A pair of fingered gauntlets. Pointed cuffs of one piece with a central crease and joined at the inside of the wrist by 2 flush rivets. The seam stepped so that the outside is flush. The cuff is flared evenly thoughout its length. The outer edge of the cuff is bordered by a roped inward roll and a recessed border. The border includes a raised central ridge. The roll, central ridge and recessed border with single engraved lines. The back of hand is formed of 4 narrow plates toward the wrist and one wider plate at the knuckle. Each of the plates has a central crease with a notch in the edge aligned with the crease and a pair of incised lines parallel to the visible edge. The ends of the metacarpal plates have a shallow semi-circular extension with a small notch cut at the end of the extension. The extension allows the rivets to be mostly aligned with the edge of the plates. The knuckles are covered by a single plate with a central raised and roped ridge and the outer edge is shaped to the fingers. Thumbs of one large plate with a raised central tear-drop and scales covering the thumb. The main thumb plate is attached to the larger metacarpal plate by a hinge with one rivet on each end. The metacarpal plates are slightly boxed. Small finger and thumb plates replaced. Fingers re-leathered. Rivets replaced. Cleaned over-all. Cuff at the wrist roughly three and one half inches in diameter. Outer edge of the cuff tear-drop shaped 6 inches by 5 one half inches. Cuff 5 inches long at the point and 2 inches long at the inside of the wrist. Metacarpal app. 4 inches across at the knuckle plate. [inv. num. A-46]

German Gorget

German Gorget circa 1550

Formed of 3 plates front and back with additional plates covering the points of the shoulders. Main front plate with central crease. Main rear plate formed to the shape of the neck and shoulders. Neck tof two lames front and back. Upper plates with srong inward-turned roped rolls. Neck lames creased at the center front following the crease in the main plate. Neck lames attached by 3 leathers front and back, each secured by 2 rivets in each plate. Upper plate secured by an integral hinge at the left and a pin at the right. Main plates secured by a pin at the left and a pin engaging in a keyhole slot at the right. Attached shoulder protection of two plates each. One a small articulating plate, the other shaped to cover the point of the shoulder. Edge rolled and roped. Secured with sliding rivets at the back and leathers at the center and front edge. The leather on the right can be detached from the main plate to allow the gorget to be opened. Two hinged mounts for the suspension of the pauldrons, each carrying a vertical pin with a spring-loaded catch. One associated. Older leathers. A pair of holes at the base of the center of the rear main plate. Top of neck slightly out of round. App 6 1/2 inches across on the inside (app. 1/4"" longer front to back than side to side). The main plates are 10 1/4 inches wide at the front, 11 1/2 inches wide at the join between the front and back plates and 13 1/4 inches wide at the back. [inv. num. A-25]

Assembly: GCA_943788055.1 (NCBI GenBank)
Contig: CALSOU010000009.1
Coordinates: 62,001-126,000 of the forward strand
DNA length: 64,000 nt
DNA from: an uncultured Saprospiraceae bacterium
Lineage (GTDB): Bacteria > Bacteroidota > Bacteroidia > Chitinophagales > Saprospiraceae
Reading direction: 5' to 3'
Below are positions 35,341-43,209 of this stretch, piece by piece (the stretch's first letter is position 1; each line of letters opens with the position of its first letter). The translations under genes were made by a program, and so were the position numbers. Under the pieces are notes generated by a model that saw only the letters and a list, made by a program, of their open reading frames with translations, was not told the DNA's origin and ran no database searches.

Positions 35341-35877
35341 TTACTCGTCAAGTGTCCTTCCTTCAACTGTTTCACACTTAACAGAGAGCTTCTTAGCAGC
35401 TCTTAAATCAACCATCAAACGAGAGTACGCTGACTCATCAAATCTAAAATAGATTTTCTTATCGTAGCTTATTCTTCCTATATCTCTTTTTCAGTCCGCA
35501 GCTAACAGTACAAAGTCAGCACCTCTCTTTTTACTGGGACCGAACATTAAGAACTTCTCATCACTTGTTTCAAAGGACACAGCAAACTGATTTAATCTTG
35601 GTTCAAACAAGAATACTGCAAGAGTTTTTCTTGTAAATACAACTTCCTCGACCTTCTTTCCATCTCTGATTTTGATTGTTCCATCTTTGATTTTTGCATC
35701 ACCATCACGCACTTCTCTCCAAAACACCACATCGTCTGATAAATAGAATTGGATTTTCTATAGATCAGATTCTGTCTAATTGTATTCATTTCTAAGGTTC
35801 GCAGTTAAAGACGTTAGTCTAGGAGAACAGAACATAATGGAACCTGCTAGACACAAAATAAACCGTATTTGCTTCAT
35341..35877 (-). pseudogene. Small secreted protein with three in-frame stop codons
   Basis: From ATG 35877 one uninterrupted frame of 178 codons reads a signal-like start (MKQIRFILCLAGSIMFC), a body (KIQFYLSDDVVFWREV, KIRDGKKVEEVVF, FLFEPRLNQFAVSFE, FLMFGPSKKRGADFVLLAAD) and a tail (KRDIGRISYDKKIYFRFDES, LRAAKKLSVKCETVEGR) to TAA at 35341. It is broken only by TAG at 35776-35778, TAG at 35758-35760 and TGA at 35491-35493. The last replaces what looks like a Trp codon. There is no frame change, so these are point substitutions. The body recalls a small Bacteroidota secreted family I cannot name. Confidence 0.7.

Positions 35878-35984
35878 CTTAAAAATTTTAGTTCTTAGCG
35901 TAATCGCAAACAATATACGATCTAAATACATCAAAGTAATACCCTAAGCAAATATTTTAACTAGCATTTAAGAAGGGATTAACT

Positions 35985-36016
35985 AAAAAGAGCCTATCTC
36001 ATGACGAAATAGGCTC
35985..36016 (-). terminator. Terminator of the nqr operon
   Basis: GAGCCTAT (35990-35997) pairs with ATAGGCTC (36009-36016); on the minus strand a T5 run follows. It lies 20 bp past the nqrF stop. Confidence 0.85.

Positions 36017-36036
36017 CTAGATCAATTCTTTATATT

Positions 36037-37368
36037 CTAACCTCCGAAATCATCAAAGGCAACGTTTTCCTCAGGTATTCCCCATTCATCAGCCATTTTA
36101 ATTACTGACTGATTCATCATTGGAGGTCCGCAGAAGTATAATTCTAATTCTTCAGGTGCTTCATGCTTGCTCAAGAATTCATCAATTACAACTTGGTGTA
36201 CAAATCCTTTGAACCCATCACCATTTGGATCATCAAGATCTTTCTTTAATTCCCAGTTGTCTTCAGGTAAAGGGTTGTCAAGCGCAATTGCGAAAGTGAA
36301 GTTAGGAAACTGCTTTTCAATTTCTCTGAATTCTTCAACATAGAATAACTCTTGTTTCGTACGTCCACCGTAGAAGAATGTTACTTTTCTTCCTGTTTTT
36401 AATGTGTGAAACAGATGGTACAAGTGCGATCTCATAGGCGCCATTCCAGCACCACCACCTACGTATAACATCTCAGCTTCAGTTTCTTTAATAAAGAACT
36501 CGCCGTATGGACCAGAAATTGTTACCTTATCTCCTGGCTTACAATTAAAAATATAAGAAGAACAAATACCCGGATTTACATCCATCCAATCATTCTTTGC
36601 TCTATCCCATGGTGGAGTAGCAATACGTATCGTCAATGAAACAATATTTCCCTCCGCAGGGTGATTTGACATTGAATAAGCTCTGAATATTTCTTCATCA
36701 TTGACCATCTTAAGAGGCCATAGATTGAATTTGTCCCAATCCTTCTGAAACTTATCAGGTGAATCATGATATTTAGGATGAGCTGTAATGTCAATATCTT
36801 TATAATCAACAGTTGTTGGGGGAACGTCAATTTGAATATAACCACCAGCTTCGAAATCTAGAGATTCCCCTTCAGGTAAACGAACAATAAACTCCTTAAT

Italian Gorget

Italian Gorget circa 1580

Gorget of two main plates with single neck-lames at the front and rear. The outer edges of the main plates are bordered by a half roll and recessed border, the laf roll roped. The neck edge of the main plates with matching roped half-rolls. The neck plates with roped full rolls. The neck plates are secured by an internal hinge at the left and a pin in the rear plate engaging a hole in the front plate on the right. The main plates are secured by a turning hook on the right which engages in a keyhole slot. Very similar to that on Corselet II.47 in the Royal Armouries (illustrated on plate LIX in European Armour in the Tower of London). [inv. num. A-114c]

Gorget

Gorget circa 1515-1520

Italian. "Alla Tedesca". Formed of 2 large main plates, one front and back. Neck formed of 3 lames front and back the uppermost with large, heavily roped roll. The other 2 with closely-set flutes. Main plates with embossed ridge at the outer edge, recessed border, closely set flutes, a wide area with engraved decoration and a narrow embossed, roped ridge at the neck. Front and back secured by integral hinge on the left and pin on the right. Small patches. Leathers replaced. Previously sold at Sotheby"s New York European Works of Art, Arms and Armour, Tapestries and Furniture June 1, 1991 Lot 480. Arms A-128 part of the same lot. [inv. num. A-127]

Cheek plates

Cheek plates circa 1580-1600

2 parts of a cheek plate - probably from a cabasset, possibly from a morion. These plates were originally of high quality. The rolled and roped border on the edges of the plates are tall, squared, and even. The roping is deep and crisp. The roll on the bottom plate is terminated cleanly with a step to allow the upper plate to overlap it. The bottom edge of the upper plate is cusped and beveled. [inv. num. A-39]

Weapons

Dagger

Dagger circa 1400

Dagger. Typically Swiss. Good, solid excavated item. Handle missing. Includes typical hilt of curved forms. Double edged flattened diamond blade with distal taper. Handle was most likely wood and secured by the surviving pins in the butt plate.

Measurements: overall length 12.625 in. (32 cm), blade length 8.187 in. (20.8 cm), blade width at the hilt 1.146 in. (2.9 cm), blade thickness at the hilt .226 in. (.57 cm), grip length 3.375 in. (8.57 cm), weight 3.8 oz (107.72 g). [inv. num. W-17]

Mace

Mace 16th century

Entirely of steel, the head of six shaped flanges each extending to a reinforced point, button finial, tapering tubular haft pierced for a thong and cut with spiral lines at the grip, and rounded pommel with button terminal (heavily rust patinated overall) 62 cm. [inv. num. W-25]